Investors in the education market, as with other industries, look for quick exit strategies to pull out their investment dollars, so they push for fast growth. Content Aggregators acquiesce to the two demands initiated by their investors:
1.) Content Aggregators must increase their course offerings.
Like sharks who must move to force water through its gills, Content Aggregators are always looking to sign content authors, if they are to develop larger libraries. Those receiving dollars from venture capital have given some control over the direction of their company, even if investors are minority owners.
Investors already bought into the concept that organizations are attracted to substantial course titles and expect no less. Fortunately for these investors, Content Aggregators drink their own “Kool-Aid.” Fueled by a one-size-fits-all approach, they go about the business of increasing libraries.
- Content Aggregators sign up content providers indiscriminately, with minimal concern over the subject matter or if they already have similar courses in their libraries.
- Content Aggregators ensure authors shoulder the costs for updating their courses, often with minimal policies of how often updates must occur.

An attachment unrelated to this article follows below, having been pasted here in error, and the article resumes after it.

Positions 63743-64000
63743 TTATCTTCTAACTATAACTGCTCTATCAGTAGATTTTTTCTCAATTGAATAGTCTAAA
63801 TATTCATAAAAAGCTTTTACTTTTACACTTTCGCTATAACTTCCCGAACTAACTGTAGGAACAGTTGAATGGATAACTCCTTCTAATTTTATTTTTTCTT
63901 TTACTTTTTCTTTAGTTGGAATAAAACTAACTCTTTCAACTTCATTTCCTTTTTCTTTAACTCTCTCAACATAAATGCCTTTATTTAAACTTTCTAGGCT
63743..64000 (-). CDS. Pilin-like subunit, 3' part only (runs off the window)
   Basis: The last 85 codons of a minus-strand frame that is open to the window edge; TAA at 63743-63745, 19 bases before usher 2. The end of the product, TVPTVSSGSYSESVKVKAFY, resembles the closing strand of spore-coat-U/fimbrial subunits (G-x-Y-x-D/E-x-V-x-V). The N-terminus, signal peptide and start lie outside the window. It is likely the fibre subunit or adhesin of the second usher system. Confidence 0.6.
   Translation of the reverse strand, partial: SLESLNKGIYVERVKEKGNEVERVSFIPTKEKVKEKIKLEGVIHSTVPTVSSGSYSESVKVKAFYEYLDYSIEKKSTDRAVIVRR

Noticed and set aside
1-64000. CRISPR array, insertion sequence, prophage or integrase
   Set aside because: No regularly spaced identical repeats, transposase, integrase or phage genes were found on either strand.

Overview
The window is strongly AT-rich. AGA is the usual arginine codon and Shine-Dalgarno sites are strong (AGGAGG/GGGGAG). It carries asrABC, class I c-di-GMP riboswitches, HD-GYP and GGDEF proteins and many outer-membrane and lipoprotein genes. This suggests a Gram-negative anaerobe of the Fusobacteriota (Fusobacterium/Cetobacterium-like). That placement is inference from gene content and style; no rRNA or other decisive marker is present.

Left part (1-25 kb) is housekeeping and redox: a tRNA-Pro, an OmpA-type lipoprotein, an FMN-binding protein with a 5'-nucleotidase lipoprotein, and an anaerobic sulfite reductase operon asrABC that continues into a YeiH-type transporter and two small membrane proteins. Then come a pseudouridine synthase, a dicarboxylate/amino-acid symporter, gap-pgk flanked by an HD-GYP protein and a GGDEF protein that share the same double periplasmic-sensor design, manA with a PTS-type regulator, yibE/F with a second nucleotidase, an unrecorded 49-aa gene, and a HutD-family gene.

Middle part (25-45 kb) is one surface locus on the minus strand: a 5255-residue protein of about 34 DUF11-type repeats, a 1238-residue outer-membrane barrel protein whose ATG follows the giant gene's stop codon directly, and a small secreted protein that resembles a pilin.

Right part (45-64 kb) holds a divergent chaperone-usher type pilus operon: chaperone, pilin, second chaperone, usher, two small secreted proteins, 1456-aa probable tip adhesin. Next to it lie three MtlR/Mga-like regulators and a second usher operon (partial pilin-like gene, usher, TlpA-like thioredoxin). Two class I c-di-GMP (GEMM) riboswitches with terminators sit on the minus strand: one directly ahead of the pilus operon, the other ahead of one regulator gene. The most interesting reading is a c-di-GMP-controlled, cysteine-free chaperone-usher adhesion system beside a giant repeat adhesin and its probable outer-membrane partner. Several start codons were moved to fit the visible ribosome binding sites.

- Content Aggregators invest substantial marketing dollars selling quantity as a benefit.
However, this drive to increase library sizes introduces significant problems to new and existing subscribers, when quantity over quality is sold as a benefit.
- Course inconsistencies, such as varying navigation interfaces and course lengths spanning from minutes to hours, become distractions.
- Subscribers must work through redundant courses by different authors found in larger libraries, creating even further confusion when they offer conflicting advice.
- Companies must monitor training activities, as their employees work through irrelevant courses in libraries that include non-business content, such as cooking and hobby-related training.
TIP: For additional information to the challenges created by larger libraries, read the article entitled “Why Content Aggregators Compromise Your Learning Program.”